Plaintiff's secretary-manager instructed Mrs. Wareham not to send defendant a rent statement for May. Previously, on the few occasions during the more than 11 years of the tenancy when the monthly rent was not paid, it was included in and added to the statement for the succeeding month. John Roshek testified the rent was not paid in these few earlier months because statements therefor were not received. On May 9th plaintiff sent defendant a registered letter saying the lease was forfeited for nonpayment of the April rent. Mrs. Gilman received it the next day and immediately gave it to Tom Roshek. An extensive, thorough search for an April rent statement was forthwith instituted. Roshek testified he interviewed anyone who could possibly have had anything to do with it. No statement was found in any file, desk or elsewhere.

Defendant then sent for its attorney and a number of defendant's employees were again interviewed without finding any trace of a statement for April. Checks for the April and May rent were made out that same day (May 10th) and immediately delivered to plaintiff's secretary-manager. Checks for succeeding months until the trial in August were also delivered to him. Plaintiff never returned or tendered these checks to defendant.

Plaintiff claims a good deal for the fact defendant's witness who picks up the mail at the post office testified he did not see a blue envelope with a window in it addressed from plaintiff to defendant and that Mrs. Gilman in some of her answers referred to the blue envelope in which rent statements were received. Actually, the statement and the rather large printed return (to Roshek Realty Co., etc.) at the upper left of the envelope were blue but the envelope itself was white. The blue statement of course made the large *12 transparent "window" of the envelope appear blue. Whether the colored statement caused the rest of the envelope to appear light blue is not entirely clear although plaintiff's Mr. Rohde testified it did not. In any event since a substantial part of the face of the envelope appeared blue in color, references to it as blue by the mailman and Mrs. Gilman are not surprising.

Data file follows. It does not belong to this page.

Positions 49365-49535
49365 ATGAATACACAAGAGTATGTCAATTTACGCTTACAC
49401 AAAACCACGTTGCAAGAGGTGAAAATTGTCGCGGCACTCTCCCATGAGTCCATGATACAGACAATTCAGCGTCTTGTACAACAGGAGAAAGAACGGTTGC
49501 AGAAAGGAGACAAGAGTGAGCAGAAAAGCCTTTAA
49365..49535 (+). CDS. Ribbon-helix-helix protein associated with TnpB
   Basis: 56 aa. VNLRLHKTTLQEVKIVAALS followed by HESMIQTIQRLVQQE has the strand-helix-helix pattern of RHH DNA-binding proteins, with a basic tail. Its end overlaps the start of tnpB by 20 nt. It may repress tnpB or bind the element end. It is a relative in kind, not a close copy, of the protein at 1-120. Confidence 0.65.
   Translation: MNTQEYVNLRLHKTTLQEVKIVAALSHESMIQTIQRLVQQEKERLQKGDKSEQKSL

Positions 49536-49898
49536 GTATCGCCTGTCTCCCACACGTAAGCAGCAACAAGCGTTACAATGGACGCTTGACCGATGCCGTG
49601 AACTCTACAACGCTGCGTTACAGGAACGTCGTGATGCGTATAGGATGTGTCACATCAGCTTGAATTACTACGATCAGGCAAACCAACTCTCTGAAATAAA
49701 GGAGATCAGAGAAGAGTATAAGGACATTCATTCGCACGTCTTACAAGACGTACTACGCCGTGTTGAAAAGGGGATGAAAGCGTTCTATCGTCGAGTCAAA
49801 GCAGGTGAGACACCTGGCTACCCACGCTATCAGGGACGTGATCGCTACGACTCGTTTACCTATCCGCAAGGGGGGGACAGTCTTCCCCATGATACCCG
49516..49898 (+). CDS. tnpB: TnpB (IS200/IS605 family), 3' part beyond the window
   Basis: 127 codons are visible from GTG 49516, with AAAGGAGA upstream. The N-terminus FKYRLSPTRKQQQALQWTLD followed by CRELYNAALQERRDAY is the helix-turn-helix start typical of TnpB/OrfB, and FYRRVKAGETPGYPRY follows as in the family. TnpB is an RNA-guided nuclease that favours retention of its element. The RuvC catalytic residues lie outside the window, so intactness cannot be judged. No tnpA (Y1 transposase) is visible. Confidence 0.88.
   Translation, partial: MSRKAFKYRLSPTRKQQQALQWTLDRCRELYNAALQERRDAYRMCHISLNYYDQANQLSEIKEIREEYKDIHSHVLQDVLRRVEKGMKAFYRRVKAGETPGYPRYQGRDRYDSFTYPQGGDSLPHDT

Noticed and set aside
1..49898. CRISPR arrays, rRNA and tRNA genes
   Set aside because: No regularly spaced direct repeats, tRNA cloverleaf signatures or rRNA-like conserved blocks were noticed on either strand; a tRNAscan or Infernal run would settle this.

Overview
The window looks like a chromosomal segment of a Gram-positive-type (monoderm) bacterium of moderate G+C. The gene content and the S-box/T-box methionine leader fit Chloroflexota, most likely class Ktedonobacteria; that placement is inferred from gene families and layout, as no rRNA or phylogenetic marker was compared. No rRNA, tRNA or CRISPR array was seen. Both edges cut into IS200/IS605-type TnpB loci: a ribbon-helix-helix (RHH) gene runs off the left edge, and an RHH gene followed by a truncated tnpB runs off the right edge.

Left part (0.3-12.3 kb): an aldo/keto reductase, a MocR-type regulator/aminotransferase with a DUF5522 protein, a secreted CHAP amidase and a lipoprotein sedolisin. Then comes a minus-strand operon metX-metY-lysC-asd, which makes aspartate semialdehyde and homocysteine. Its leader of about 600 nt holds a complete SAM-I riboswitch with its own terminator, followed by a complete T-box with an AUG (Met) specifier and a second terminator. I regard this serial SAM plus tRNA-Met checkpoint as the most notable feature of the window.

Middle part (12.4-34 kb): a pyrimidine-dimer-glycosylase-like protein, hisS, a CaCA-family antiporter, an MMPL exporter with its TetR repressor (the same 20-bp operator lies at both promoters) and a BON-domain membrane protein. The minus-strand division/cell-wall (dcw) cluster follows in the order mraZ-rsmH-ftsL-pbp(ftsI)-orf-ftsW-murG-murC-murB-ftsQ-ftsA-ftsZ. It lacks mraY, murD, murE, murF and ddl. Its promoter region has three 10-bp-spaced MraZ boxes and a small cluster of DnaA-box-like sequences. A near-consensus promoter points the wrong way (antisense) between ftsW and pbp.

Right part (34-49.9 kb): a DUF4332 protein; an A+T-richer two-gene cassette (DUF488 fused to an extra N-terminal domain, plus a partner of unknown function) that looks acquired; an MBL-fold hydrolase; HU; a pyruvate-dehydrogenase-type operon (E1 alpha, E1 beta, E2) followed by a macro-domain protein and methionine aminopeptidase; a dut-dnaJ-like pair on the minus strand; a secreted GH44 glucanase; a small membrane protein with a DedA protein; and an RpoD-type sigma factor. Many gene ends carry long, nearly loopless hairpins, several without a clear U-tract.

Further, when all Mrs. Gilman's testimony is considered it does not seem materially weakened by her references to a blue envelope. She said: "It is a blue statement and I believe the envelope is a lighter blue, although I am not sure, and it is a window type envelope. * * * During April no blue or other colored envelope from plaintiff reached my desk. No envelope containing a statement, demand or other writing for April reached my desk. * * * I am not sure about the lighter blue envelope, but I know the statement is a peculiar shade of blue."

On rebuttal plaintiff's secretary-manager Rohde testified positively twice that before this action was commenced in August, 1956, no one acting for defendant advised him it claimed it had not received an April rent statement. On surrebuttal John Roshek said he informed Rohde on May 15th no such statement was received and defendant's treasurer Braig testified he, in the presence of Tom Roshek, told Rohde over the telephone on May 10th an exhaustive search was made for the statement but it was not found. Tom Roshek corroborated Braig. On surrebuttal Rohde did not deny John Roshek's testimony. As to that of Braig he said, "It is possible Mr. Braig made the statements to which he testified but to my best recollection that was not included in the conversation." Originally, on rebuttal, Rohde said "Definitely no." Evidently plaintiff now claims nothing for this rebuttal testimony.

The most reasonable explanation of defendant's failure to pay the April rent within 30 days after it became due is that the statement Mrs. Wareham testified she mailed did not reach defendant. It is conceded defendant is financially responsible. It has a Dun & Bradstreet rating of triple A-1 with financial responsibility of $1,000,000 or over, highest rating that credit agency gives any company. Defendant's practice is to pay its bills promptly but only upon receipt of invoices or statements therefor. The wisdom of this practice as to such a fixed charge as rent may be open to question. But there seems to be at least some justification for the practice in a large concern like defendant with about 400 employees. In any event a court of equity should not declare forfeited this valuable lease on most of a building worth perhaps $2,000,000 for inadvertent delay in paying one month's rent if the only demand therefor, required by the lease, was sent by ordinary mail and never reached defendant.

Proof of mailing a statement or letter properly addressed and otherwise conforming to postal laws and regulations concerning postage raises a presumption of fact it was received. The different things which must be shown to give rise to the presumption are listed in Central Trust Co. v. City of Des Moines, 205 Iowa 742, 746, 218 N.W. 580, 582, and Forrest v. Sovereign Camp, W. O. W., 220 Iowa 478, 480, 261 N.W. 802. See also Gregory v. Kirkman Consol. Independent School District, 186 Iowa 914, 921-922, 173 N.W. 243, 246 ("* * * it must be clearly shown that the facts upon which the presumption rests actually exist."); 31 C.J.S. Evidence § 136; 20 Am.Jur., Evidence, sections 197-199.

The presumption is based on the probability officers and employees of the post office department perform their duty in transmitting and delivering mail. Forrest v. Sovereign Camp. W. O. W., supra; Watson v. Richardson, 110 Iowa 673, 677, 80 N.W. 407, and citations; 31 C.J.S. Evidence § 136a, p. 778.